David Gewirtz Sneaks in Obama Attack Post at ZDNet Government Blog

It looks like the editors over at ZDNet have decided to allow one of their own to leave the realm of tech-blogging and move into the political game. I assume this was green-lit in order to take advantage of the virtually untapped political interests of their otherwise agnostic tech readers. The writer in question is David Gewirtz, who writes the ZDNet Government blog which typically focuses on issues of cyber-security and whose “disclosure” attached to today’s post describes himself as follows,

At various times during his adult life, David has voted for both Democrats and Republicans, and has been disappointed by both. He is deeply disturbed by how partisanship has come before patriotism in America, which gives him the freedom to pick on both sides.

David is a frequent guest on TV and radio stations across America and can usually be heard or seen on-the-air at least once a week. He writes weekly commentary and analysis for CNN’s Anderson Cooper 360 and has been interviewed by Fox News, CNN, various ABC and NBC affiliates, and Canada’s Global TV. He has been a featured guest on National Public Radio and has also been featured on Voice of America, Radio Free Europe, and Radio Liberty where his commentaries on technology, industry, and emerging nations have been broadcast into 46 countries (all in their own unique translations).

David is the executive director of U.S. Strategic Perspective Institute, a nonprofit research and policy organization. He is the Cyberterrorism Advisor for the International Association for Counterterrorism & Security Professionals, a columnist for The Journal of Counterterrorism and Homeland Security and a special contributor to Frontline Security Magazine. He is a member of the FBI’s InfraGard program, the security partnership between the FBI and industry. David is also a member of the U.S. Naval Institute and the National Defense Industrial Association, the leading defense industry association promoting national security.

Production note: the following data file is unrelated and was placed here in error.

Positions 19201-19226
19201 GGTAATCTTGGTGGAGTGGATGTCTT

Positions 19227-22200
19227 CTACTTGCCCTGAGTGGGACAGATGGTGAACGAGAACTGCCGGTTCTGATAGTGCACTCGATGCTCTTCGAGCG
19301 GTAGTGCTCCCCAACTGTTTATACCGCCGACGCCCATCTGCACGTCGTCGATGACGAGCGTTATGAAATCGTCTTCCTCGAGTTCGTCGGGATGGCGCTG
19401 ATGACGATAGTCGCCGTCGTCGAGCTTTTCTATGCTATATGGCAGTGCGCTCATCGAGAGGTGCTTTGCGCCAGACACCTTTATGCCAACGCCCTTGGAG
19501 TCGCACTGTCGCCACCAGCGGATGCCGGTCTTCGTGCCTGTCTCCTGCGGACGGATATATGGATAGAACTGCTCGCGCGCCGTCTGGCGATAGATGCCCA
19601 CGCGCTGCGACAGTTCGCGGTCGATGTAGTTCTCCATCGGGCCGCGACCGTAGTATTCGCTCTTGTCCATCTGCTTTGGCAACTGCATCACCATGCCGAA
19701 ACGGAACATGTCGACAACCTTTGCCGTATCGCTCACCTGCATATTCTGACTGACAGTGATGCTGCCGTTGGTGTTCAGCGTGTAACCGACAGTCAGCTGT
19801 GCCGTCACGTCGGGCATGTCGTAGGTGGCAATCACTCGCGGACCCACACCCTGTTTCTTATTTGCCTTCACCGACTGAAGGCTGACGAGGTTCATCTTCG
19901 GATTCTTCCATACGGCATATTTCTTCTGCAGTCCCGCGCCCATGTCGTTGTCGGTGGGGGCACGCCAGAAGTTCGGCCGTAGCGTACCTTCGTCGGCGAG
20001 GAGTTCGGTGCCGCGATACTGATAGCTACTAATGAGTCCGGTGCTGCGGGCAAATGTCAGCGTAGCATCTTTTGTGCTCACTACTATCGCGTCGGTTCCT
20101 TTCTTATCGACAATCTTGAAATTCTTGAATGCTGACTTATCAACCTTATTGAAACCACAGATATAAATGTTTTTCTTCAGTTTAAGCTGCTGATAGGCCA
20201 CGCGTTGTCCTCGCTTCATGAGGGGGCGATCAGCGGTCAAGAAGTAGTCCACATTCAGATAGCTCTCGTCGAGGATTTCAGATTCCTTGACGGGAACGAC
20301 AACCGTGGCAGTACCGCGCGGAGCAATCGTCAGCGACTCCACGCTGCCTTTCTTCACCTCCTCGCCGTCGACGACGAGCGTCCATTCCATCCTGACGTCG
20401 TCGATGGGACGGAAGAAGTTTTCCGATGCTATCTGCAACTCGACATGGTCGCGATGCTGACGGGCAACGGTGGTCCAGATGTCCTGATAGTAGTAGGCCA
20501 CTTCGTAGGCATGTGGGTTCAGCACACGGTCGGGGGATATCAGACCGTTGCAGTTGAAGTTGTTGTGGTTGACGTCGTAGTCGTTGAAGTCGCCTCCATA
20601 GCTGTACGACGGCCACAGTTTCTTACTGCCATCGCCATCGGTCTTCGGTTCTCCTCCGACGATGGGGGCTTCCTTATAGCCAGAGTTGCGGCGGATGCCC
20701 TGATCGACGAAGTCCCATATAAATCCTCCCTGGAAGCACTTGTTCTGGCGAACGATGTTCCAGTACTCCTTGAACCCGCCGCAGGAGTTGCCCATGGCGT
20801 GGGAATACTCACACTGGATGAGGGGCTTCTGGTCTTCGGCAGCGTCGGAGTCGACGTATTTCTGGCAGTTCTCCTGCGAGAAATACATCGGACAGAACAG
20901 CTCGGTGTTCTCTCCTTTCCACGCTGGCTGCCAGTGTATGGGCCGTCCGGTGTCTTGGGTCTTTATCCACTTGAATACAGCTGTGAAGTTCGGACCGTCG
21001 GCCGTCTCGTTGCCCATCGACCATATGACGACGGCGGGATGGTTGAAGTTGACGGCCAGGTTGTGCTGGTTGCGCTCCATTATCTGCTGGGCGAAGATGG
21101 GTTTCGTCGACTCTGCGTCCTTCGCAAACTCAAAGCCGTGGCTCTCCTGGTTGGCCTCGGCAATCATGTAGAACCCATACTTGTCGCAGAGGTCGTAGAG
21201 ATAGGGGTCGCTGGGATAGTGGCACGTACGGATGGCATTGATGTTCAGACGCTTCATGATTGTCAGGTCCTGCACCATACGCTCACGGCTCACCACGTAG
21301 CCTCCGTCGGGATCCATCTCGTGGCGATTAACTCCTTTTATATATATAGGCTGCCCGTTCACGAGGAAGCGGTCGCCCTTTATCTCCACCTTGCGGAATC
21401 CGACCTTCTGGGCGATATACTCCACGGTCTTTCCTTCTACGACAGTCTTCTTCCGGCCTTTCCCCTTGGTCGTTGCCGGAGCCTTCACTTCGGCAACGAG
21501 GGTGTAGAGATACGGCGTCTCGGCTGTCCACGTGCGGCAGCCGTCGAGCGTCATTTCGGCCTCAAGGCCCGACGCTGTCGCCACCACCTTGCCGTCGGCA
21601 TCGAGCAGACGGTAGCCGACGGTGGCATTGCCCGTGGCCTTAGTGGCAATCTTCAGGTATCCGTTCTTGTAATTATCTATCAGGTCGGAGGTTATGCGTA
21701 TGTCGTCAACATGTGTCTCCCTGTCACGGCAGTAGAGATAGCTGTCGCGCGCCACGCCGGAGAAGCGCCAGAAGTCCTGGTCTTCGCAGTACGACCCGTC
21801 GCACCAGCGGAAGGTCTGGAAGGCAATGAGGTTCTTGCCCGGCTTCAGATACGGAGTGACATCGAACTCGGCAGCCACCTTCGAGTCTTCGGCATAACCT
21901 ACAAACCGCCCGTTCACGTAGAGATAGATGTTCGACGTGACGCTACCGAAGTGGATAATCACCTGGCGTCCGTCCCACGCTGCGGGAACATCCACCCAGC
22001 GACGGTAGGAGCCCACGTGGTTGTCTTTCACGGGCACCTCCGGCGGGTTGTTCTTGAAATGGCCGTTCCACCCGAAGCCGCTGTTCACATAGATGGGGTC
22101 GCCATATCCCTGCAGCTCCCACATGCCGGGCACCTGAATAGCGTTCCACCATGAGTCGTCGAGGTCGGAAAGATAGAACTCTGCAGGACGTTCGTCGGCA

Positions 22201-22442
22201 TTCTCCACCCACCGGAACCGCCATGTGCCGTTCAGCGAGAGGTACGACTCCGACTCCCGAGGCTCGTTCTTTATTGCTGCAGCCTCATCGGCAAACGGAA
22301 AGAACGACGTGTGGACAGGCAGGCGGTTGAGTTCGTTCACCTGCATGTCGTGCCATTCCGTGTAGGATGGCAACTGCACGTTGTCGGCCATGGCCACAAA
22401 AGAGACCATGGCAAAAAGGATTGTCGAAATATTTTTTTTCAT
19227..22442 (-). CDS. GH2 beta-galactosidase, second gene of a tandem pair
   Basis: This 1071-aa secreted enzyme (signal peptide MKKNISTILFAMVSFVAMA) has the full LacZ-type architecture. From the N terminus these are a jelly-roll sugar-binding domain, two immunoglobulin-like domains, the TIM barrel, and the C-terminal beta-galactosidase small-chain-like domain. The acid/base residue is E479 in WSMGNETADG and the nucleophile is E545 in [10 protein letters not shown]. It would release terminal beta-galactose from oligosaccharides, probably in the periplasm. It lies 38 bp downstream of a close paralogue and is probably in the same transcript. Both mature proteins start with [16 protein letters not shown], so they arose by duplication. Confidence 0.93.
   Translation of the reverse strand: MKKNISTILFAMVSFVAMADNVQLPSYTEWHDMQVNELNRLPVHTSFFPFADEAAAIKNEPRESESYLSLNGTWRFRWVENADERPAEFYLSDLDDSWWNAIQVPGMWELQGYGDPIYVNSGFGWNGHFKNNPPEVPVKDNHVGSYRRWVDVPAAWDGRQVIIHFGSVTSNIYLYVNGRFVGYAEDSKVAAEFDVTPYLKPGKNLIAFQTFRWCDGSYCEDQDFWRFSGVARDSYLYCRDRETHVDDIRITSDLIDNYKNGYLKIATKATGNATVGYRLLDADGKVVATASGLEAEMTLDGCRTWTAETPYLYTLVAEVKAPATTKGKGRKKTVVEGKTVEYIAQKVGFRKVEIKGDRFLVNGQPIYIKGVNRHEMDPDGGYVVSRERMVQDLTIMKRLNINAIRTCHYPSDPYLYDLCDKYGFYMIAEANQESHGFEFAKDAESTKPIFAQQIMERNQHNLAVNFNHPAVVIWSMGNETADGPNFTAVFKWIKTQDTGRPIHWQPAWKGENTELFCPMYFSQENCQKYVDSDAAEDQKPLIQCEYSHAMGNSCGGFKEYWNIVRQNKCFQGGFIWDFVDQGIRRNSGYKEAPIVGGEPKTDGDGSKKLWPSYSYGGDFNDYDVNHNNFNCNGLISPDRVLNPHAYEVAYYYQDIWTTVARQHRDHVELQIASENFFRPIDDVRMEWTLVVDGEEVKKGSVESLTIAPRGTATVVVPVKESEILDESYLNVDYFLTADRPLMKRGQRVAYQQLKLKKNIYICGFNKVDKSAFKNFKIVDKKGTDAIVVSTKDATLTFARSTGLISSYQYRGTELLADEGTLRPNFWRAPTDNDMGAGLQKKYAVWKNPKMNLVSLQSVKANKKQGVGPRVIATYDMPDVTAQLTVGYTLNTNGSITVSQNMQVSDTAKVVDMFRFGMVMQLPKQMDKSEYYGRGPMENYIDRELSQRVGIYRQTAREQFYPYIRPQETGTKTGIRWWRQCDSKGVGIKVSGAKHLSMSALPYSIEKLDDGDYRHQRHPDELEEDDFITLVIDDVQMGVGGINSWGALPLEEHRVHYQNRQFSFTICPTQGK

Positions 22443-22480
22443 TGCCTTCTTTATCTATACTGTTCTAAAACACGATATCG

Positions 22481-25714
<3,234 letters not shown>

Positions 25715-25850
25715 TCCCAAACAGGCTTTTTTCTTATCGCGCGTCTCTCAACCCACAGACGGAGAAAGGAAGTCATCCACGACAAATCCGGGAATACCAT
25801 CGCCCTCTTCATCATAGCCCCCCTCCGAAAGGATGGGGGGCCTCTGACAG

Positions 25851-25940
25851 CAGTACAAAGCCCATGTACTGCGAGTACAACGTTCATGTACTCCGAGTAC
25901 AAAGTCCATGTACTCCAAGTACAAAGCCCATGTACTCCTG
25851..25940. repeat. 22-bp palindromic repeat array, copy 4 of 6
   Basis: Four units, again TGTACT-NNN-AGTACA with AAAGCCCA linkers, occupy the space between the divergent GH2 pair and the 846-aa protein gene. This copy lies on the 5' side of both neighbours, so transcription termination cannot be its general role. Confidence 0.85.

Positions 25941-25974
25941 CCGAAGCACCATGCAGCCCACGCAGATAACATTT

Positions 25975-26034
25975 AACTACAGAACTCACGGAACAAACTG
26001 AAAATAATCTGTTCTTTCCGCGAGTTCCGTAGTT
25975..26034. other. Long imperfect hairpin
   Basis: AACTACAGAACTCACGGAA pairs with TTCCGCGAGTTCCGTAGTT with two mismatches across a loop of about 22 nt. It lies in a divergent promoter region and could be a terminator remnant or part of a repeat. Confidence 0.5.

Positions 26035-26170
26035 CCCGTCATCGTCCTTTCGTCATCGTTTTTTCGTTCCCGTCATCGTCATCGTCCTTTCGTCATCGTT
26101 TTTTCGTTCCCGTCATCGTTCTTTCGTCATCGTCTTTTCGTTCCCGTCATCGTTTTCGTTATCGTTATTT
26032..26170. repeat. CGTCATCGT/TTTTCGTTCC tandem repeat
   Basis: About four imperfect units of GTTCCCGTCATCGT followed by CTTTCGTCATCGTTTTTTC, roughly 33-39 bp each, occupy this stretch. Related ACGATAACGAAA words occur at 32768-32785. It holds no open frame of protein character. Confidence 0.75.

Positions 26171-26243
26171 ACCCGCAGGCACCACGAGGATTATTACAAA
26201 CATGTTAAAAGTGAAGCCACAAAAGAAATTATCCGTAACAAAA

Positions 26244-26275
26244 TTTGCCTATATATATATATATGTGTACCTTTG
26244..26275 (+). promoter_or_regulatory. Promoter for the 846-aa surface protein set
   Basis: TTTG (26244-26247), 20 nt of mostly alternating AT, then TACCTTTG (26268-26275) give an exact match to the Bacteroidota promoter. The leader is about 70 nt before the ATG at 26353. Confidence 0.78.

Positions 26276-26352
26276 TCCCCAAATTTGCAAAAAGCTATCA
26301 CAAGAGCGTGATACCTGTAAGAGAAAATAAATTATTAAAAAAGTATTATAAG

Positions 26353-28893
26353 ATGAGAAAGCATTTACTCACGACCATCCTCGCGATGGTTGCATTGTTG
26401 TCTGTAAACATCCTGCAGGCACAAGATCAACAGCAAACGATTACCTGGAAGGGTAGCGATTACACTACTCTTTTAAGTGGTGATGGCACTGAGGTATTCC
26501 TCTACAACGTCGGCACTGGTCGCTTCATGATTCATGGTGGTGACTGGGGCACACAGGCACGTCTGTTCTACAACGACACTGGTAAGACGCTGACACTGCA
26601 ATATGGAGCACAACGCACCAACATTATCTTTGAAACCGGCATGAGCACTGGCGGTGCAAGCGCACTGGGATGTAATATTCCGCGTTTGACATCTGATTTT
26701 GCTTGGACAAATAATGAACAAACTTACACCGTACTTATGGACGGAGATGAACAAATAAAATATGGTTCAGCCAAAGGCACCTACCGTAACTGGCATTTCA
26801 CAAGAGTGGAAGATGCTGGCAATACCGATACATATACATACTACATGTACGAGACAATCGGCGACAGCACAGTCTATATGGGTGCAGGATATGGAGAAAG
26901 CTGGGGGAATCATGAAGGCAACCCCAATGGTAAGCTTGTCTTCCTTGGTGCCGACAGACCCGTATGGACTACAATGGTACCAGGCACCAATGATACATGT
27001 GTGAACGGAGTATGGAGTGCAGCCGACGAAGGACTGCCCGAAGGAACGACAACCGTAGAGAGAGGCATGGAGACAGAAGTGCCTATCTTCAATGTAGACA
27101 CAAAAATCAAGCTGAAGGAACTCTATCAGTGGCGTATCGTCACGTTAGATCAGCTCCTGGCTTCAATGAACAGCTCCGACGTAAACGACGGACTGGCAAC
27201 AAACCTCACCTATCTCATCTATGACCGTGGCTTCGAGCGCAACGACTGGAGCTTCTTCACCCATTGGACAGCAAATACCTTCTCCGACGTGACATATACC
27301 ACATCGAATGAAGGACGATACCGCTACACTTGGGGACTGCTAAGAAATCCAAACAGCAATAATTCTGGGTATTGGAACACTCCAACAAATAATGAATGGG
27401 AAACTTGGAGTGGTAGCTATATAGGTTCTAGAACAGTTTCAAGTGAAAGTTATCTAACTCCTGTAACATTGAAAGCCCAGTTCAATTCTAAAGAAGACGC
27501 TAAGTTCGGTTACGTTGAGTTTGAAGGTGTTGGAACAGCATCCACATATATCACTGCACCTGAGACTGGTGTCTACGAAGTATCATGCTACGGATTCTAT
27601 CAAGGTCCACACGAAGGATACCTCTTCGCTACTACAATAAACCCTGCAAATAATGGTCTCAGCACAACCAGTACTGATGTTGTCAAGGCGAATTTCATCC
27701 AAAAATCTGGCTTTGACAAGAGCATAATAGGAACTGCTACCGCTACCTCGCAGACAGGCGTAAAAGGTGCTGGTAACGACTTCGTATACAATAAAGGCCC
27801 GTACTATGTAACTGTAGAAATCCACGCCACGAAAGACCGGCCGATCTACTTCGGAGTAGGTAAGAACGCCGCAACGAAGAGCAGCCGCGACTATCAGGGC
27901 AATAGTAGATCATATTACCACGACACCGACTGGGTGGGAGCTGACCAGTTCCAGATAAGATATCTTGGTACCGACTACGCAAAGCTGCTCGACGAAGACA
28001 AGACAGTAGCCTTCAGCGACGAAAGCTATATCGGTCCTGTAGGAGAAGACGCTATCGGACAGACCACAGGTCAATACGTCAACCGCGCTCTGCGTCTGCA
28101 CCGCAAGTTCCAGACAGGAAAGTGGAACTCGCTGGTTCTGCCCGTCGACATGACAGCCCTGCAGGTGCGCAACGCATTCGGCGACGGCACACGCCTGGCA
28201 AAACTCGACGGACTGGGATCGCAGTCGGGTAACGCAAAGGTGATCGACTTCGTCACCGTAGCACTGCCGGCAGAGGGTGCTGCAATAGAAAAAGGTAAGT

Gewirtz penned a piece today entitled Hillary Clinton’s Strategic Mistake (and Barak Obama’s Brilliant Move). Unfortunately, that caveat in parenthesis is the only positive comment made about Obama in the post. As a matter of fact, it seems to me that while the title would lead you to believe this is post about Hillary Clinton, it is rather a series of weak straw-man arguments intended to make the point that Barack Obama is a failed President.

Mr. Gewirtz assumes a few of things that are questionable in order to prop up his conclusions.

First, he claims that the Affordable Care Law (often called Obamacare) is “probably worse” than the system that it was intended to fix. This is a stretch at best if not completely baseless in that only a fraction of the law has yet to be enacted. How can one claim it is a failure if it has not yet been given it a chance to fail?

The second point I take odds with is the idea that had Hillary Clinton stayed out of the Obama Administration that she could have somehow made a play for the Democratic Presidential nomination in 2012. It is extremely unlikely that a popular politician and former First Lady such as herself would risk her reputation by challenging an incumbent president. This is usually reserved for fringe candidates who have nothing to lose and third party challengers.

But it is this point which gives Gewirtz away as fraud, he states “it’s very difficult to tangibly determine whether we’d have been better off with Mr. McCain than Mr. Obama these last few years…”


I am certain that there are absolutely no people on the left and very few Independents that would agree with this statement. Remember, at the time of the 2008 financial collapse John McCain claimed our economy was just fine and there was nothing to deal with. In addition, you can’t rule out the fact that Sarah Palin, a person who has only gotten worse with time, would have been occupying the Vice Presidential seat, one McCain missed heartbeat away from the most powerful position on the planet.

This is a very interesting post David but I think you (and ZDNet) should stick to tech.

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